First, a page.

Diabetes & Carbs – When Carbs are Your Friend // Guest Post by Christel Oerum

Anyone living with insulin dependent diabetes knows that the amount and type of carbs you eat has a major effect on how much insulin you need to keep your blood sugar in range. However, there are a lot of different opinions in the diabetes community about the optimal amount of carbs to eat for good diabetes management.

I don’t believe that there is a single right answer to this question, as we all react differently to carbs (both physically and mentally). I feel that it’s up to each of us to find the diet and carb model that best fits our lifestyles and bodies.

But regardless of whether you eat every carb you come across or limit them as much as possible, I believe that there are (as a minimum) three situations where carbs can truly be your friend.

 Before and after resistance training

I recommend eating a small meal consisting of complex carbs and protein before and after your resistance training workouts.

The pre-workout meal is meant to ensure that you have enough energy to really push yourself during your workout, and having a little active insulin on board (IOB) during a resistance training session can also help prevent blood sugars from rising during the workout.

I like something sweet like protein pancakes before a workout, since they taste great and I don’t feel stuffed after eating them. I generally recommend about 20 g of protein and a minimum of 15-30 g carbs pre-workout. My pancake recipe packs 22 g of protein and 16 g of carbs so it fits right into that recommendation.

Post-workout, your meal can simply be a main meal (typically dinner) or something easy like a shake. It’s ok to include high-glycemic carbs in your post-workout meal because the goal is to get energy into the muscles quickly so your body can recover from the workout and get stronger.

Protein is also super important in your post-workout meal. Protein is the building block for muscles and ligaments and is essential for muscle growth. When you work out (lift weights), you actually damage your muscle fibers slightly. After your workout, your body starts repairing the damaged muscle fibers by fusing them together. This process is what makes your muscles both larger and stronger. To complete this process, your body needs protein.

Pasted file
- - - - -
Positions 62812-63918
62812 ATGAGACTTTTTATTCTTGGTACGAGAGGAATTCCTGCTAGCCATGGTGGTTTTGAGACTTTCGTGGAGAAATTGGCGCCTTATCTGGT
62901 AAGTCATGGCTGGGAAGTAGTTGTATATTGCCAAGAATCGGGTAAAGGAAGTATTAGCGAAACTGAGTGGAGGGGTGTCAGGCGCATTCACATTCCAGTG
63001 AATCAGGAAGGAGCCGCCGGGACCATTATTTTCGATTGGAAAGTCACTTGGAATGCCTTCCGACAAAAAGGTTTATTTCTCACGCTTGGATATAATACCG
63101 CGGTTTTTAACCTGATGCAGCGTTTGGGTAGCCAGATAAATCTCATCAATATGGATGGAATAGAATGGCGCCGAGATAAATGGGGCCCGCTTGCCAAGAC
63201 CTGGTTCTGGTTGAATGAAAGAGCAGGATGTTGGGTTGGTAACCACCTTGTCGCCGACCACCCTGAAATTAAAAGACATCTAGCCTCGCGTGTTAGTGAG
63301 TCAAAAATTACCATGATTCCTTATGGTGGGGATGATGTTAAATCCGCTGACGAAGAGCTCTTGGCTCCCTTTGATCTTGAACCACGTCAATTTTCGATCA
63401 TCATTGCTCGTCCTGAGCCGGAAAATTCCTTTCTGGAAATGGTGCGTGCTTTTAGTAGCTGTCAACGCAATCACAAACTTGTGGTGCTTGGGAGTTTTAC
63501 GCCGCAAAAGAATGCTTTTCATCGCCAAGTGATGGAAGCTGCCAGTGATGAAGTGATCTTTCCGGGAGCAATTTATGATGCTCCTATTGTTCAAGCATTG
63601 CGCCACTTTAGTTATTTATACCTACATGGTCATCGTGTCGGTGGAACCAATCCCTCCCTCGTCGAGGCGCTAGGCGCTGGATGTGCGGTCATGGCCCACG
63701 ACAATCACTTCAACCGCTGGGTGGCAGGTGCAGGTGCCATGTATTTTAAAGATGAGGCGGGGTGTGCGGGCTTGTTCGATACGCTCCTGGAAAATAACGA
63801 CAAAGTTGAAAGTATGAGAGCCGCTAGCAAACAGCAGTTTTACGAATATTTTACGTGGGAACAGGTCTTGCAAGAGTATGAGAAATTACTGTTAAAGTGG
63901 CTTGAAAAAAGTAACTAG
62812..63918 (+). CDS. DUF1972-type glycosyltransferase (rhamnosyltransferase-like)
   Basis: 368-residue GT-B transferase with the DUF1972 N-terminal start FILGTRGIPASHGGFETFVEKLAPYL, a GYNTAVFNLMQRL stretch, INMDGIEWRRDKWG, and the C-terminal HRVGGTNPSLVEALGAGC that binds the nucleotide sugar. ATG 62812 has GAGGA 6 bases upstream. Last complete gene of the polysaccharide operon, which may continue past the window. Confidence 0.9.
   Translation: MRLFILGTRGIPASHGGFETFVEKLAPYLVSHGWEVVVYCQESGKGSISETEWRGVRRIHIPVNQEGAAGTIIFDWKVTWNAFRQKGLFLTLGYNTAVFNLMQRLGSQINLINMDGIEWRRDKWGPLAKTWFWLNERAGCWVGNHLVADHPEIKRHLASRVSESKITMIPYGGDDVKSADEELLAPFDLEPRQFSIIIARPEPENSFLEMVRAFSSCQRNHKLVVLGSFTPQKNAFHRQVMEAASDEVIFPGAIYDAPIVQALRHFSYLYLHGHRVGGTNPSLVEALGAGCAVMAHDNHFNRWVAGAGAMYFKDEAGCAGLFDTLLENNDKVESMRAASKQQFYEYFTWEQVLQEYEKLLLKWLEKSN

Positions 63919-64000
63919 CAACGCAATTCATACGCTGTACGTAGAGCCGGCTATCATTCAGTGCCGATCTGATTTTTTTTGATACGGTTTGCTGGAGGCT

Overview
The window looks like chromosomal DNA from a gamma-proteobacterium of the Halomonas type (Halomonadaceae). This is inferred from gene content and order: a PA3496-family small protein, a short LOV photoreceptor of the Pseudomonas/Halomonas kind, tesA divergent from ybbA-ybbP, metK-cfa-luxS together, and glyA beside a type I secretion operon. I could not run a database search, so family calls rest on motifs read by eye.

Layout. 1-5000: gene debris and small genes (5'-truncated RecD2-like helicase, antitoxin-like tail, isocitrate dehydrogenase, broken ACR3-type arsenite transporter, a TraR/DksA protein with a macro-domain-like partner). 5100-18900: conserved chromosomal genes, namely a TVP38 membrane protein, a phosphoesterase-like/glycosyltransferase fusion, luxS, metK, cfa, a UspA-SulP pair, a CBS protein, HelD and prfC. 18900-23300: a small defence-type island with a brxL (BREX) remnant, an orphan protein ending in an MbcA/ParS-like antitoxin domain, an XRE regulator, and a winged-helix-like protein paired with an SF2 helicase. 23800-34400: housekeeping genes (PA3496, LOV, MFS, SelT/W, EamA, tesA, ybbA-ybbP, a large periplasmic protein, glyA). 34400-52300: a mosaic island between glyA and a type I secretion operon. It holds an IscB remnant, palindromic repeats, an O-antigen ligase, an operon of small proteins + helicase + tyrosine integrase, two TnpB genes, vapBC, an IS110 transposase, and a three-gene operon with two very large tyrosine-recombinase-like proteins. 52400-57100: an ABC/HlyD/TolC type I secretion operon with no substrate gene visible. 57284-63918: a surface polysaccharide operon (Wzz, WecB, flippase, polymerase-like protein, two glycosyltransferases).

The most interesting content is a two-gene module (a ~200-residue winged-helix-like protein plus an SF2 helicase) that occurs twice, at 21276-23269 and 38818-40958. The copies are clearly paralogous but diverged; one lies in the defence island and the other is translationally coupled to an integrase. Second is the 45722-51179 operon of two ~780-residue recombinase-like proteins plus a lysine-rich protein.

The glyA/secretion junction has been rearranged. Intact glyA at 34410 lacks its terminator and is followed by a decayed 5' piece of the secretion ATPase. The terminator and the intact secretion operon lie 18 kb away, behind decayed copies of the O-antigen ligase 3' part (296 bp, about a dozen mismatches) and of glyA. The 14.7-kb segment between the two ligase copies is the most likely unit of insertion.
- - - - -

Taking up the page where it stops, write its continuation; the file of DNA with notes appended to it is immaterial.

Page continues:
I recommend eating up to 35 grams of protein and 15-25 grams of carbs in your post-workout meal

 When hypoglycemic

It should be a no brainer that you need carbs when your blood sugars tank, but I’m often surprised to hear what people use to treat lows. In my opinion, a hypoglycemic episode (<70 mg/dl) is a medical emergency and should be treated as such.

To treat hypoglycemia, I recommend as high of a glycemic carb source as you can get your hands on. I find glucose tablets to be optimal (and very hard to overeat), with juice being a good second option. By choosing a high glycemic carb and not including any fats, your blood sugars will quickly rise and the chance of passing out or overeating is reduced.

If your blood sugar is trending low but you don’t have hypoglycemia yet, I recommend something like a rice cake or a fruit snack, since they are easy to carry with you and are already portioned out for you.

 Throughout the day

Some people thrive on very low-carb diets while others (like myself) prefer to eat at least a moderate amount of carbs.

If you include carbs in your diet, I suggest that you choose low or medium glycemic carbs in moderate amounts.

Low and medium glycemic carbs have a glycemic index below 69. What that means is that they will cause a slower and less dramatic spike in blood sugars than high glycemic carbs (for reference, pure glucose has a glycemic index of 100). That does not mean that you can’t ever eat high glycemic carbs, but sticking with low/medium glycemic carbs can make diabetes management easier.

I generally recommend spreading your carbs out throughout the day. This approach reduces the amount of insulin needed to cover each meal and I’ve found it to be very effective for maintaining stable blood sugars and reducing the risk of hypoglycemia.

One of my go-to medium glycemic carbs is brown rice, which you can eat with pretty much anything. I recommend that you pair your carbs with a good source of protein and healthy fat, like my stuffed chicken breast or a nice piece of salmon.

Christel headshot

Christel is a Los Angeles based blogger, certified personal trainer, and diabetes advocate. She has been living with type 1 diabetes since 1997 and at an early stage decided that it wasn’t going to slow her down. Her motto is “There is Nothing You Can’t do With Diabetes”. She writes about Health and Fitness on DiabetesStrong.com. She also trains people with diabetes from across the globe, online and in person, and supports them in meeting their health and fitness goals.

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